Parents and schools are being urged to remind their children about road safety as the winter months see more pedestrian hurt in accidents.
Figures show 120 children were hurt in collisions in the town between 2012 and 2016, with two killed, and 27 left with serious injury and 97 with slight injury.
Road Safety GB North East has enlisted the support of a new mascot, Look Out Leo, to help educate young people about the dangers of the road, particularly during the winter months when the nights are darker and the weather is poorer.
The campaign allows schools to go to the RSGB NE website to download materials to display on walls and for children to take home, which gives advice about staying safe as pedestrians, cyclists, and car passengers.
In the winter months, children typically account for a third of all pedestrian road casualties.
Road Safety GB North East (RSGB NE) is appealing for all road-users to slow down and to look out for each other, particularly during poor weather conditions and when the light fades.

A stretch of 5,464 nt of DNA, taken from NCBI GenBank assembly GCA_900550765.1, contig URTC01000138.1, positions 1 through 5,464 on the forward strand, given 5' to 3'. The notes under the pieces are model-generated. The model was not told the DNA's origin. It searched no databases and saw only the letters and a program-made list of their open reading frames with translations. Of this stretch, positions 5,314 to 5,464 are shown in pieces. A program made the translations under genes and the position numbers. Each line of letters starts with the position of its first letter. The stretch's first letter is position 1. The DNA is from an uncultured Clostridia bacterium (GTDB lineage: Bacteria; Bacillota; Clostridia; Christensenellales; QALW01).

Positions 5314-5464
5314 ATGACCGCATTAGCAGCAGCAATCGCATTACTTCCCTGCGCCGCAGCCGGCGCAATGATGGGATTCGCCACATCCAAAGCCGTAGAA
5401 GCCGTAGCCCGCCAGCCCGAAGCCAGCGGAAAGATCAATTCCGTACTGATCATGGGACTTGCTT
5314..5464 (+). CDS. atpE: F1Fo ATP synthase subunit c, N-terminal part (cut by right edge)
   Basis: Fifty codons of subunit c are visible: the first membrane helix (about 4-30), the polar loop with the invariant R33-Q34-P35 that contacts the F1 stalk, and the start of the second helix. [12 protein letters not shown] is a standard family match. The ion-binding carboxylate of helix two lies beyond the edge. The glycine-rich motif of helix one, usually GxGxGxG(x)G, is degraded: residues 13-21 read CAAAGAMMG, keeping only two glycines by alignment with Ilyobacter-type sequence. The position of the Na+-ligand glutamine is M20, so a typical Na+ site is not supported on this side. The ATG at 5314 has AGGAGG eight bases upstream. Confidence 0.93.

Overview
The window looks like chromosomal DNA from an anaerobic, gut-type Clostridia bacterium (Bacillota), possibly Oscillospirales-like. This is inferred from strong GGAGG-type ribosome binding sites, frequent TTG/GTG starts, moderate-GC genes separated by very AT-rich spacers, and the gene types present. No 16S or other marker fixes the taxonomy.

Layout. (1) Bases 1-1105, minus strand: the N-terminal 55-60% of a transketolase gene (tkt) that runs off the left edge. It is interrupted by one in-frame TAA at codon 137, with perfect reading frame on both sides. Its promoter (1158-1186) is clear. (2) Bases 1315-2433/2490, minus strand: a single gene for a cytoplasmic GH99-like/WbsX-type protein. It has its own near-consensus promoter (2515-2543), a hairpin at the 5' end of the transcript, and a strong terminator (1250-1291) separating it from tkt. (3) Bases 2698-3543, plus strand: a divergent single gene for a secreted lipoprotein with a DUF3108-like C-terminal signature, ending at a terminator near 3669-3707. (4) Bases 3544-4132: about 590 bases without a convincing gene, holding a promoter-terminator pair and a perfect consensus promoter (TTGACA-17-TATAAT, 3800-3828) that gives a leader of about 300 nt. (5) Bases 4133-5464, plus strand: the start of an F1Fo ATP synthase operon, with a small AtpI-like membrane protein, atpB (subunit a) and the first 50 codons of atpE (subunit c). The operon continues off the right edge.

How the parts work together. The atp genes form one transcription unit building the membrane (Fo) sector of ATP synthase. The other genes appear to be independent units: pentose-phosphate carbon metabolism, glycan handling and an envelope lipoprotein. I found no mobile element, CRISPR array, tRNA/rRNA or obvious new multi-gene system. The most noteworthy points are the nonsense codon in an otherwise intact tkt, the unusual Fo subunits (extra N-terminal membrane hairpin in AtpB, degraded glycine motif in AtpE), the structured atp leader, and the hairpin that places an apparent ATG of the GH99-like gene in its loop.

Parents and teachers are urged to encourage children to use pedestrian crossings, not to take chances near roads, and to wear bright or reflective clothing in order to be seen. If children are travelling in vehicles they must be fastened securely into the most appropriate seat.
Paul Watson, chairman of RSGB NE, said boys aged 11 and 12 were the most vulnerable group of child pedestrian casualties. He said 78% of children that are knocked down were simply not looking.
He said: “As a region, we are doing better at keeping children safe on the roads, but there is still room for improvement. A large proportion of children that are knocked over are trying to cross the road away from a pedestrian crossing, and more than a quarter are hit by vehicles while they are crossing near to parked cars. Those collisions could easily be avoided with more thought about road safety. What surprises me is that 4% of children who were injured whilst travelling in vehicles were not wearing seatbelts.”